A novel compact small field of view hybrid gamma camera: first clinical results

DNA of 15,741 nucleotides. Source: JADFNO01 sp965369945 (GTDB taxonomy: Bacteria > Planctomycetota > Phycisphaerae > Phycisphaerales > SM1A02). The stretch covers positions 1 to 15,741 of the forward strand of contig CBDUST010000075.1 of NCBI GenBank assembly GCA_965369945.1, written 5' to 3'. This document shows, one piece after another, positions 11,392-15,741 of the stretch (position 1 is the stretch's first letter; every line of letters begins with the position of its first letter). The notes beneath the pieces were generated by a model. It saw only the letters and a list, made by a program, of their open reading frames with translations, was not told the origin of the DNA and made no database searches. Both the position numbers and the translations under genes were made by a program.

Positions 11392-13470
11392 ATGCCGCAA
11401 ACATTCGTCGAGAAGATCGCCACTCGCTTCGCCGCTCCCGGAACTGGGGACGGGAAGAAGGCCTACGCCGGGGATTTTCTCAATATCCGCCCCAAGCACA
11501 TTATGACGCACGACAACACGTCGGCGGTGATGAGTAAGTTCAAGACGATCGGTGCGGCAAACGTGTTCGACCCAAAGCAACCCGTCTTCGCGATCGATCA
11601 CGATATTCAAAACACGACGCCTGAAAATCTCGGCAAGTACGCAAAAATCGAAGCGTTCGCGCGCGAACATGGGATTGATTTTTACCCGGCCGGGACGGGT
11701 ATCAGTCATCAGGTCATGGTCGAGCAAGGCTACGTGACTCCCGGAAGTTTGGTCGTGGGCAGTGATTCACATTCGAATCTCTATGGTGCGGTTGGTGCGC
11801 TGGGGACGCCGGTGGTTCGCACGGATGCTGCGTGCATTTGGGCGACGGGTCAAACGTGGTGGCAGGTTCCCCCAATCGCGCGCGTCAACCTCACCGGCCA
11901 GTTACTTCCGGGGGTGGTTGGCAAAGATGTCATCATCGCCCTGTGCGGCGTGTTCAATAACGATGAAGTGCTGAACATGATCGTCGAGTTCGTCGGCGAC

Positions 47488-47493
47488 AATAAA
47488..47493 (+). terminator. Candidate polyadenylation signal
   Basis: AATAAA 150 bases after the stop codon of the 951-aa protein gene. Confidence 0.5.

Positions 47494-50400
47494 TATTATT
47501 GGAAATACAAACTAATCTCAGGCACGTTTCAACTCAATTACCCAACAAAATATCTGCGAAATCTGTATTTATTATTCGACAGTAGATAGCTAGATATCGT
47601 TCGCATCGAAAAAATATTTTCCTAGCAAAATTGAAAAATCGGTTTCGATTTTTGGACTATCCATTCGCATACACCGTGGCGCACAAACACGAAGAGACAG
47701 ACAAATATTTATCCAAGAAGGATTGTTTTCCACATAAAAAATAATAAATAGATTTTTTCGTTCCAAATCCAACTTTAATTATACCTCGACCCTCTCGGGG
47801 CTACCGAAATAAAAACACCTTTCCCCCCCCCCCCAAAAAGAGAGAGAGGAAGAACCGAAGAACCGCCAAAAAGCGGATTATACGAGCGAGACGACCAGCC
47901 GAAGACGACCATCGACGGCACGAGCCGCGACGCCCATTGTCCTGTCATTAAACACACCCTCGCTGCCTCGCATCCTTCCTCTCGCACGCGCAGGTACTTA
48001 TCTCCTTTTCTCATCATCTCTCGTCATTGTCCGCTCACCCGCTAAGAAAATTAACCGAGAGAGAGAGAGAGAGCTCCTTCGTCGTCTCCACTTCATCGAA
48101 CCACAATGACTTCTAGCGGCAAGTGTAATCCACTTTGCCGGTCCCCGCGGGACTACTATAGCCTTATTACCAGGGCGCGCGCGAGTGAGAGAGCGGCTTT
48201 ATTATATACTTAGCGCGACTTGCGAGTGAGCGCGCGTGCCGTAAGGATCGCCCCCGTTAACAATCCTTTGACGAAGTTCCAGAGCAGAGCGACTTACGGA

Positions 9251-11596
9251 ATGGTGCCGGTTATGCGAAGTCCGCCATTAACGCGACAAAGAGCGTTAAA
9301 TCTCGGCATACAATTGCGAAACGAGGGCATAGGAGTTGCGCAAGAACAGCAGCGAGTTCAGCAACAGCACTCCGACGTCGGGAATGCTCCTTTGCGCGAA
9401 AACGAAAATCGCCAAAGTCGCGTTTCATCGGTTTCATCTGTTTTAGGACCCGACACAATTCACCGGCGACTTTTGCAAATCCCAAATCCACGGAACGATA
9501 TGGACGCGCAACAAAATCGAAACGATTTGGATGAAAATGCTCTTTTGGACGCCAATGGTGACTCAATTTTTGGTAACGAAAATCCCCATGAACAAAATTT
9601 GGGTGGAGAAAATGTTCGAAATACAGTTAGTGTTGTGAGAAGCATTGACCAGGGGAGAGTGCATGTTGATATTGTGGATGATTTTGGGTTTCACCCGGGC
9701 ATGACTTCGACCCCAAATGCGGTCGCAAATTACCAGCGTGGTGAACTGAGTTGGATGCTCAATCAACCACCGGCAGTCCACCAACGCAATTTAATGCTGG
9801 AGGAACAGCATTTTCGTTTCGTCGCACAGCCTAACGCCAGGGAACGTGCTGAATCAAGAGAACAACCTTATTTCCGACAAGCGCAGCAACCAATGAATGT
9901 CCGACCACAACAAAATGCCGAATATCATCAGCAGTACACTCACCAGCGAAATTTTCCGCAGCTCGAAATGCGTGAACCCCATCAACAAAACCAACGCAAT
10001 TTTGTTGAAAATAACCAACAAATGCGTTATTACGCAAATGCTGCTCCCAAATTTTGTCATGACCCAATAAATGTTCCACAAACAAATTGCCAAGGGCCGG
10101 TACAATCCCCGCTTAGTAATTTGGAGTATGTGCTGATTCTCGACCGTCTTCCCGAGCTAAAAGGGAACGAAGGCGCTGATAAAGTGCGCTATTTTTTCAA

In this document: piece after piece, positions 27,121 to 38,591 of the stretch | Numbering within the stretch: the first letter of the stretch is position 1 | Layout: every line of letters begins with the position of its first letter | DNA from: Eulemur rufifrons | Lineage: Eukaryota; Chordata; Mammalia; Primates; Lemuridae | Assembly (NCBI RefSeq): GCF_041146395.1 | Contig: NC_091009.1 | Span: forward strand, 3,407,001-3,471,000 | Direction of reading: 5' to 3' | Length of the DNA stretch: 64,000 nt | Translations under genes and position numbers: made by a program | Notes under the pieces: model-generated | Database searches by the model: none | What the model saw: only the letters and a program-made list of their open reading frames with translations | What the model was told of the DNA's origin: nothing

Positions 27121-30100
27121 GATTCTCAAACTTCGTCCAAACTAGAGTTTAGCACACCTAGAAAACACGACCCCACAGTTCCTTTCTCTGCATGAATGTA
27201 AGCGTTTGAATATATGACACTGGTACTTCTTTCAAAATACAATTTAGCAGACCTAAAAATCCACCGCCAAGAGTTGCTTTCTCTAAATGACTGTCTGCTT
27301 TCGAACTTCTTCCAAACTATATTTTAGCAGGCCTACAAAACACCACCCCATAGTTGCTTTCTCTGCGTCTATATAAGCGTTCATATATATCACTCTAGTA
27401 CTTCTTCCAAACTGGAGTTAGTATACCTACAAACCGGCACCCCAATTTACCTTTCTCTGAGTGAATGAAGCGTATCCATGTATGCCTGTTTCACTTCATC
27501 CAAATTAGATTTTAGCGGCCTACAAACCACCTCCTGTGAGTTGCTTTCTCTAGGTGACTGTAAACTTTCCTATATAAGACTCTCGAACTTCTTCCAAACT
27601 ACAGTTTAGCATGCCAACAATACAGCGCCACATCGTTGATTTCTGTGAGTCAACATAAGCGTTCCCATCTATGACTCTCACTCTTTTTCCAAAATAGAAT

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IntroductionHybrid imaging has proven to be a major innovation in nuclear medicine, allowing the fusion of functional information with anatomical detail. In the past, the use of hybrid imaging such as PET-CT, PET-MRI and SPECT-CT has been of great clinical benefit; however, these scanners are relatively large and bulky. We have developed and investigated the clinical application of a compact small field of view hybrid gamma camera (HGC) that is suitable for small-organ imaging at the patient bedside.Patients and methodsThe HGC – consisting of a CsI(Tl) scintillation crystal coupled to an electron-multiplying charge-coupled device and an optical camera – was used in this study. Eligible patients attending the nuclear medicine clinic at Queen’s Medical Centre, Nottingham University Hospitals NHS Trust, Nottingham, UK, were invited to take part in this study. Following the standard injection of either a 99mTc-labelled or 123I-labelled radiopharmaceutical, images of the patient were acquired using the HGC and presented in a fused optical-gamma display.ResultsThere were 24 patients enrolled in the study (age range between 30 and 83 years, mean: 58.6 years), images of 18 of whom were successfully acquired. These included patients who were undergoing bone, thyroid, lacrimal drainage, DaTscan and lymphatic imaging. In general, the small field of view system was well suited to small-organ imaging. The uptake could be clearly seen in relation to the patient surface anatomy and showed particular promise for lymphatic, thyroid and lacrimal drainage studies.ConclusionThis pilot study has demonstrated the first clinical results of hybrid optical-gamma imaging in patients. The use of this system has raised new possibilities for small-organ imaging, in which the localization of radiopharmaceutical uptake can be presented in an anatomical context using optical imaging. The compact nature of the hybrid system offers the potential for bedside investigations and intraoperative use.

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